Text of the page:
Consumer Confidence Levels
How are pre-retirees viewing all this? The Employee Benefit Research Institute recently released a study showing the confidence levels of pre-retirees towards their own retirement outcomes. The study compares the level of confidence for retirement readiness in 2007, with that of 2013. Across the board, the consumers are even less confident today than they were in 2007, and the 2007 levels weren’t exactly inspiring.
Tax-Favored Retirement Savings Options
There are limited options available to those who recognize the need to save for retirement beyond their employer-sponsored plans on a tax-favored basis. For many, the best solution will be to participate in a meaningful way in their employer’s nonqualified voluntary deferred compensation vehicle. Under a typical nonqualified plan, the participant can elect to defer a portion of his or her salary and/or bonus and incentive play, subject only to the plan’s maximum deferral provision. Unlike qualified plans, nonqualified plans do not limit the amount that a participant may defer on a pre-tax basis.
The downside of a nonqualified deferred compensation plan is that the participant is an unsecured creditor of the company, and benefits are subject to risks not found in qualified plans. The major risk of course is in the event of the company’s insolvency.
The Importance of an Irrevocable Rabbi Trust
To mitigate this risk, participants should insist that the employer informally fund their nonqualified plan by setting aside assets equal to the total amount owed participants in an irrevocable rabbi trust. The trust will protect participants against loss in the event of a change in control, or change in current management. In addition, the trust can be an important source of protection for plan participants in the event of the employer’s bankruptcy.
Recent bankruptcy cases have shown that in the event of a bankruptcy that results in a reorganization of the employer, as opposed to an outright liquidation, the courts have tended to look favorably on the assets in a rabbi trust from a participant’s standpoint. In these cases, the courts have allowed participants to keep their deferred compensation benefits, to the extent that they were informally funded in the rabbi trust. Thus, if the employer maintained assets equal to 80% of the owed deferred compensation liabilities, the participants were able to recover 80% of their benefit. In light of these decisions, a best practice calls for employers to keep assets equal to 100% of benefits owed.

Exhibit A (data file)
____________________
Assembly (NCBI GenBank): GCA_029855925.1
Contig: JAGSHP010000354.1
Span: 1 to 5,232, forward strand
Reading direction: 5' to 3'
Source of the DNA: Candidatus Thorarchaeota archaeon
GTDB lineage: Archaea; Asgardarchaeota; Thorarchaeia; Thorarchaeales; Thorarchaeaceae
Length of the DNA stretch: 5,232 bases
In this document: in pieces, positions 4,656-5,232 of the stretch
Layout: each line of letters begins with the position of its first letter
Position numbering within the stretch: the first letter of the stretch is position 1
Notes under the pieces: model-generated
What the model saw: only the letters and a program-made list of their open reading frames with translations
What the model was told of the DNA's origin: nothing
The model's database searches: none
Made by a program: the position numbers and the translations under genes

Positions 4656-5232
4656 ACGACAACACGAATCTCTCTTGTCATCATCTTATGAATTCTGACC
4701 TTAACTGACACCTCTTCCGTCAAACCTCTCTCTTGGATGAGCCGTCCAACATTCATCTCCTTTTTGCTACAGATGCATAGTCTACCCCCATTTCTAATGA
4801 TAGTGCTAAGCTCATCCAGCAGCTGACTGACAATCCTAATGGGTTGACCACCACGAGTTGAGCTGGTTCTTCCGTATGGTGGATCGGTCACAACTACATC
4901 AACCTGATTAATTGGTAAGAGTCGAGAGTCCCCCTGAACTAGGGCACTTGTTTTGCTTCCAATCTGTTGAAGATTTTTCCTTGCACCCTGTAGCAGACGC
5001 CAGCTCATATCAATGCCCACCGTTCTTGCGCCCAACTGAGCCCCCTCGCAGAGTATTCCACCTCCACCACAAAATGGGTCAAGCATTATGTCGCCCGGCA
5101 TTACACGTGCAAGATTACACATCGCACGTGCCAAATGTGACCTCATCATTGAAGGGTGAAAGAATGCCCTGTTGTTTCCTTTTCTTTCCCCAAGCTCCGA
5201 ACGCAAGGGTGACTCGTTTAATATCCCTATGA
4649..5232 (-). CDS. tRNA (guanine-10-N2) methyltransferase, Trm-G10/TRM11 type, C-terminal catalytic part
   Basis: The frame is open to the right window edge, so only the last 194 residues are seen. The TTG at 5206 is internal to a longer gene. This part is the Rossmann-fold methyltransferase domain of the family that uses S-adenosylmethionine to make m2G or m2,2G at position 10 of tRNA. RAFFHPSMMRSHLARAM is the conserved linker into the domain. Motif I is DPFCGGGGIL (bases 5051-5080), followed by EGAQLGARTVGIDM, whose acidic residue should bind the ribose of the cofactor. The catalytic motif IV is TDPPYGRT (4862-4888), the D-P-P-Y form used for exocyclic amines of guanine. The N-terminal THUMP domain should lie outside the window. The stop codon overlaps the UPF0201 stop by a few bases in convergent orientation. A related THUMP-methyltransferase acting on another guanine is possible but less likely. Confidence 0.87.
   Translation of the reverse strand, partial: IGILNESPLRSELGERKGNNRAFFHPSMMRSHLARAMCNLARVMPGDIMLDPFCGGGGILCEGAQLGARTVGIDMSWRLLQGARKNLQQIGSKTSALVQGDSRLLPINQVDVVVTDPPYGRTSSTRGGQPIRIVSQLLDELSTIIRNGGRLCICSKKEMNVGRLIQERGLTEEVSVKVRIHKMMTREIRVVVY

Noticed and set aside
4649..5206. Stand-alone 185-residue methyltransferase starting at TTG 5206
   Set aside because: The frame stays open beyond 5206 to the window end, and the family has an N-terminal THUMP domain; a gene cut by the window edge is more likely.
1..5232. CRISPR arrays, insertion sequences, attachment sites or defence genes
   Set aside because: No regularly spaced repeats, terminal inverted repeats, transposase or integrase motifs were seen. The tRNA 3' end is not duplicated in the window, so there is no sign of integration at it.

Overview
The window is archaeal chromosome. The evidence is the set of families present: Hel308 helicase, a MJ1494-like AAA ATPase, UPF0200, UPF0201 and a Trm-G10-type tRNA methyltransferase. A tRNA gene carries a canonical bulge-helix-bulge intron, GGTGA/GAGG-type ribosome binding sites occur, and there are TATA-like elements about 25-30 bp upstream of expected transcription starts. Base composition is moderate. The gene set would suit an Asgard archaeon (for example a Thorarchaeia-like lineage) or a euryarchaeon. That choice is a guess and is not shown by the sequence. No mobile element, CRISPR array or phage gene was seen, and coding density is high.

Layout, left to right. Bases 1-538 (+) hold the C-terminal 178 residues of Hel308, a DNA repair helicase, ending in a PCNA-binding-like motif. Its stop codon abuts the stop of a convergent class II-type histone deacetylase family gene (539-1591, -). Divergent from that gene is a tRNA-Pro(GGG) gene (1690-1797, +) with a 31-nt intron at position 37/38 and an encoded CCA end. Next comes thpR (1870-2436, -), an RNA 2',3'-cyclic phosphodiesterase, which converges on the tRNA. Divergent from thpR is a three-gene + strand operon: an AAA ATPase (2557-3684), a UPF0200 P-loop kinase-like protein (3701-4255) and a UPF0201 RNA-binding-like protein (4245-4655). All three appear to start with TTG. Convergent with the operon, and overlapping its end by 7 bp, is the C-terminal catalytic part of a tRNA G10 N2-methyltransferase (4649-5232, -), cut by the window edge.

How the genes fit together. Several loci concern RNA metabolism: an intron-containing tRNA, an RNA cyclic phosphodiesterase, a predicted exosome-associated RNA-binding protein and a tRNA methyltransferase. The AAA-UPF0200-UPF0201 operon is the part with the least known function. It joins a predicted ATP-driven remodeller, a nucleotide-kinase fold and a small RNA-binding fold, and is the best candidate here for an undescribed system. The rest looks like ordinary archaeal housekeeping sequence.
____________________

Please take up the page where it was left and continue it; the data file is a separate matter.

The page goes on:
Today’s high wage earners face significant obstacles in accumulating sufficient assets for an adequate retirement. High marginal tax rates and limitations on qualified plan contributions combine to limit effective retirement savings. Nonqualified voluntary deferred compensation plans offer an attractive solution to supplement retirement savings, but contain additional risks that need to be carefully addressed.
Jim Clary is a principal of Clary Executive Benefits, an independent boutique firm specializing in nonqualified executive benefit planning with more than 30 years of experience helping leading corporate employers. He can be reached at email@example.com.
NOTE: This feature is to provide general information only, does not constitute legal advice, and cannot be used or substituted for legal or tax advice.